We all know a creepy “hell-oooooo…” when we hear one, but how do you respond to “hello”?? I pretend I haven’t heard them and it usually means they’ll continue with their day, or will get ruder – giving me the opportunity to address it!

Here’s the thing I have noticed about creeps; they often continue shouting even if the target does nothing – they want to see her blush or hang her head in a non-aggressive reaction (hence why standing your ground takes them out of their comfort zone). While trying to work out why people do this, I realised many of the nastiest instances I’ve seen don’t seem sexual at all, but are about humiliating the target. Asserting control. This is the psychology behind the worst kinds of assault. Even less acceptable now, isn’t it? So let’s do something about it. I am not suggesting that all harassers are criminals-in-the-making, but it certainly is food for thought.

You have nothing to be ashamed of.

In the same way that victims of sexual assault often feel ashamed or guilty, so can we when someone yells at us in our gorgeous new outfit. I had to stop myself telling you what I was wearing at the beginning of this piece because I felt the urge to mention that it was not revealing, and this has to stop. Such assault is still common in countries too cold to wear skimpy clothing and in which women typically cover up more.

Clothing is not a cause and most such criminals do not even recall what their victim was wearing.

For me, the overwhelming feeling of anger and helplessness is the same (I was sexually assaulted a few years ago), and I feel much more helpless when I do not respond to these people. The French call it l’esprit de escalier (‘the spirit of the stairs’ – in which you’re left standing on the stairs after a conversation, thinking of all the things you should have said). Hollering back takes away that helplessness.

Two bits of inspiration:

This is a woman confronting a flasher. It turns out that he has done this many times before and is arrested.

– Man sends revealing picture to woman. Woman forwards revealing picture to man’s mother.

Check out the website for advice, story-sharing and how to get involved in the movement. There is one thing worse than being harassed, and it’s being harassed while surrounded by strangers who do nothing.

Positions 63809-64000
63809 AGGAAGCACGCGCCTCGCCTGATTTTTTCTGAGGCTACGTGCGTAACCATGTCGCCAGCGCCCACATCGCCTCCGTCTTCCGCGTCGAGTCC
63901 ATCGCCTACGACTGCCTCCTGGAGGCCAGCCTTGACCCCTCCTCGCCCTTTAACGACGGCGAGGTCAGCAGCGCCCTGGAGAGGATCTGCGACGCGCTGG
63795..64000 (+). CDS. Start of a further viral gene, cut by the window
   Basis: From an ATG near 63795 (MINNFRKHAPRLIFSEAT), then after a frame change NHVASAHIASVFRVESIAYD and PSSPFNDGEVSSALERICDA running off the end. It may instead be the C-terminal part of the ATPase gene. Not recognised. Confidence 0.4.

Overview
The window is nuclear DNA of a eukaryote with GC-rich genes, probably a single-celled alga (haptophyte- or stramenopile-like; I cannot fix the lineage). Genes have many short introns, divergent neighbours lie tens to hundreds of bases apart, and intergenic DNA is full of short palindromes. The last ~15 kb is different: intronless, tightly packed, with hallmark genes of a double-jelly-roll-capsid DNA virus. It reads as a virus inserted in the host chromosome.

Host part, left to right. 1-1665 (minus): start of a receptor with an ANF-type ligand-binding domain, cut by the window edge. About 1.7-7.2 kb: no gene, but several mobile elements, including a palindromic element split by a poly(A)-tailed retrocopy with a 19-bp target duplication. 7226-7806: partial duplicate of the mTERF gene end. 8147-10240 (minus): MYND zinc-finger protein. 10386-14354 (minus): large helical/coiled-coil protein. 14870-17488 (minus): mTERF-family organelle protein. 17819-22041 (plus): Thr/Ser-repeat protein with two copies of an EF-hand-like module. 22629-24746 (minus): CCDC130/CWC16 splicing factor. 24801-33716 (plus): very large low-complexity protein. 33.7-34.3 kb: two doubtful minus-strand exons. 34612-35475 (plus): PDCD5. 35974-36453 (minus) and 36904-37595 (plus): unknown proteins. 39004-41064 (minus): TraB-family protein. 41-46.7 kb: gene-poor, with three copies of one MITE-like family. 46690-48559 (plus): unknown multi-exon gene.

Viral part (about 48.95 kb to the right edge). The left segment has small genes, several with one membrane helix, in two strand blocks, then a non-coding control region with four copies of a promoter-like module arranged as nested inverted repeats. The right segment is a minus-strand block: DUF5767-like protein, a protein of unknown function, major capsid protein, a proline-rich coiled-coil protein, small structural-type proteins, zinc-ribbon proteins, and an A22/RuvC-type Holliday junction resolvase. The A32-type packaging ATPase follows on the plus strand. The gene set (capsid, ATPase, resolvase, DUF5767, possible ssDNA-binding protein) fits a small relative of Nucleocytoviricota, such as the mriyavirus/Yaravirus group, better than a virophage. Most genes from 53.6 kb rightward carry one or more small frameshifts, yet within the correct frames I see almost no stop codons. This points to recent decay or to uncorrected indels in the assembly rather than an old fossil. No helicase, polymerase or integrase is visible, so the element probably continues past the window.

Here are three of their best tips:

1) Stand next to the target so they know they’re not alone. Ask them if they’re okay.

2) Film the person doing the harassing. Take a picture and get ready to post it online – somebody must know who this is.

3) Find the police/foreman on the construction site/train conductor/bus driver etc and report it.

They aren’t all creeps.

Sometimes, I have an encounter that restores my faith. The other day, I was walking down the street and a male voice started yelling ‘excuse me’. So I plunged my hand into my pocket, got my phone ready and turned around.

“Hello! I just wanted to say I saw you from back there [he pointed to a removal van] and I think you’re stunning from head to toe.”

Okay, some people still get embarrassed at these kinds of encounters but the difference here is intent. This man had no intention of upsetting me.

“You have made my day! Do you know why? Because you didn’t yell at me from across the street or comment on my body. You are really lovely and I hope you have a fantastic day. Don’t work too hard! Thank you so much.”

If somebody is kind enough to give a genuine compliment, even if you’re a little embarrassed, thank them and explain why you’re giving them the time of day. The more people do this, the more the message gets across that there is a correct way to give a compliment and this is it.

So can anything else be done?

The best suggestion I have heard came from a friend who suggested that as part of an experiment, a few random men should be picked off the street and targeted at several points in the day by huge, physically imposing men calling things like “how much?” and “nice ass hun – when do I get to tap it?” The type of thing we get on a regular basis. Then, interview the targets after seeing their horror and fear, watching them try to duck into shops to get away, start doubting themselves – ‘is it what I’m wearing?’ etc. Then televise it.

It’s a genius idea – could it be done?

Is anybody brave enough to try it out?

Shall we pitch it to Channel 4?

I may just write that letter…